SEC About-Face, About Time, on ALJs

On November 29, the SEC did an about-face and admitted its ALJs are "inferior officers" (not merely employees) subject to the Constitution's Article II appointment provisions. The Solicitor General's brief on behalf of the Commission sided with the argument of its opponent, Raymond Lucia; DOJ urged the Supreme Court to resolve a circuit split by ruling against the SEC's litigation position below and overturning the prior decision by the Court of Appeals for the DC Circuit.

The next day, the Commission took formal action ratifying the appointment of its ALJs, thus complying with the Article II requirement, that the President "shall nominate, and by and with the Advice and Consent of the Senate, shall appoint … all other Officers of the United States, …: but the Congress may by Law vest the Appointment of such inferior Officers as they think proper, … in the Heads of Departments" [here, the Commission]. That Order also directed reconsideration of the record by the newly "appointed" ALJs in all pending actions and lifted an earlier stay of all Commission enforcement actions subject to later appeal to the 10th Circuit (and its holding in Bandimere).

For the SEC, the Solicitor General, argued "the government is now of the view that such ALJs are inferior officers because they exercise 'significant authority pursuant to the laws of the United States." Brief at 10. The government asked the Court to grant certiorari in the case and appoint an amicus to defend the D.C. Circuit's opinion. Id. Finally, DOJ concluded, "if appropriate, the Court should … address the issue of [the "for-cause"] removal [requirement for current ALJs]." Id. at 26.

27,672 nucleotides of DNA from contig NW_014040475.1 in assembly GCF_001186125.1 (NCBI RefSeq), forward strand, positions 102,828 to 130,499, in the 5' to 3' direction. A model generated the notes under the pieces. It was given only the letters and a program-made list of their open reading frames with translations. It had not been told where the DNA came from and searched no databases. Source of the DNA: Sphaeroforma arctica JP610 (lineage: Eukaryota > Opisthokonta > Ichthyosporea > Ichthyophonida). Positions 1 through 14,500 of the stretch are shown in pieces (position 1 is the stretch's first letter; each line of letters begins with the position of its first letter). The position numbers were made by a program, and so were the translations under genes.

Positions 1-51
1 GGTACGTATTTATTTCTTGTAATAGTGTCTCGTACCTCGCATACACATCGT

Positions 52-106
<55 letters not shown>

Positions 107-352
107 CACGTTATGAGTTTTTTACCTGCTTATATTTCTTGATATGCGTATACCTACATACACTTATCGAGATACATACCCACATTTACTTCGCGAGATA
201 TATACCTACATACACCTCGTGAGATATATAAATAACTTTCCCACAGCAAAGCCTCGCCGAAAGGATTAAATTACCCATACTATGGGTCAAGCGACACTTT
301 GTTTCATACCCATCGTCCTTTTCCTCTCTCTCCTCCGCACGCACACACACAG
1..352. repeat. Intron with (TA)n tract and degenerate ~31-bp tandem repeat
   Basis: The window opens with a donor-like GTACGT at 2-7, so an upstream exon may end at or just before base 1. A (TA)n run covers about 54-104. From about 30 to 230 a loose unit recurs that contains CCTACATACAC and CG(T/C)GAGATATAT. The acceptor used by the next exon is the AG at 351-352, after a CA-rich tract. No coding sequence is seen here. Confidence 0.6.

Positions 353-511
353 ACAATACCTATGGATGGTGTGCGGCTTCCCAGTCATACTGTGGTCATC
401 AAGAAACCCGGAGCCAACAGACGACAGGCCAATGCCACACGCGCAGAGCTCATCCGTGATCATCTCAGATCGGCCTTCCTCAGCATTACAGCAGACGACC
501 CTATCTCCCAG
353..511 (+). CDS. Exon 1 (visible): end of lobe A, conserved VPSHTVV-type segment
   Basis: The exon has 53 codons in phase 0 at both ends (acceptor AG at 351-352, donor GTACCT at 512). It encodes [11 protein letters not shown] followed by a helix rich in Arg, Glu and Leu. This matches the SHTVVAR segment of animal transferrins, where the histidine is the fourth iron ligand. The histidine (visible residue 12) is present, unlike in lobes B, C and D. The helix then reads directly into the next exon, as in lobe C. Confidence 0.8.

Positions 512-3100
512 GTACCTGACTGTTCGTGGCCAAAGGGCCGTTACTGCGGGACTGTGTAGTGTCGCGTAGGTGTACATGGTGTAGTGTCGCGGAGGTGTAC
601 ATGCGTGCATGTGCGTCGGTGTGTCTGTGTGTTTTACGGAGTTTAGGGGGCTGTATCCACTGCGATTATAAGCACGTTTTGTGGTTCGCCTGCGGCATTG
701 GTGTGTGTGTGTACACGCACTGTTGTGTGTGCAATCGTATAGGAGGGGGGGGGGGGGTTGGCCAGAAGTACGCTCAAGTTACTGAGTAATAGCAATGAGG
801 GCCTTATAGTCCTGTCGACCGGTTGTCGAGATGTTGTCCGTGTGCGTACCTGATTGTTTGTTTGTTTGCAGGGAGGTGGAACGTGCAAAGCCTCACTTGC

It's unclear how the Court will react to this turn-about: It may hold that the SEC's action and re-review moots the case; it may take a broad view, with an opinion that widely affects ALJ determinations across the administrative state or it may simply reverse and remand.

What is clear, though, is that the government and the SEC easily could have taken these steps three years ago (when the issue started gaining currency), instead of reflexively defending the status quo at taxpayer expense.

Brief for Respondent (SEC) in Lucia v. SEC, No. 17-130 (U.S. filed Nov. 29, 2017) is here.

SEC action ratifying ALJ appointments is here.

I've been following the issue, here (re 5th Cir. Burgess opinion), and here (re 10th Cir. Bandimere opinion, creating Circuit split).

Thomas K. Potter, III ( is a partner in the Securities Litigation Practice Group at Burr & Forman, LLP. Tom is licensed in Tennessee, Texas and Louisiana. He has over 31 years' experience representing financial institutions in litigation, regulatory and compliance matters. See attorney profile. © 2017 by Thomas K. Potter, III (all rights reserved).

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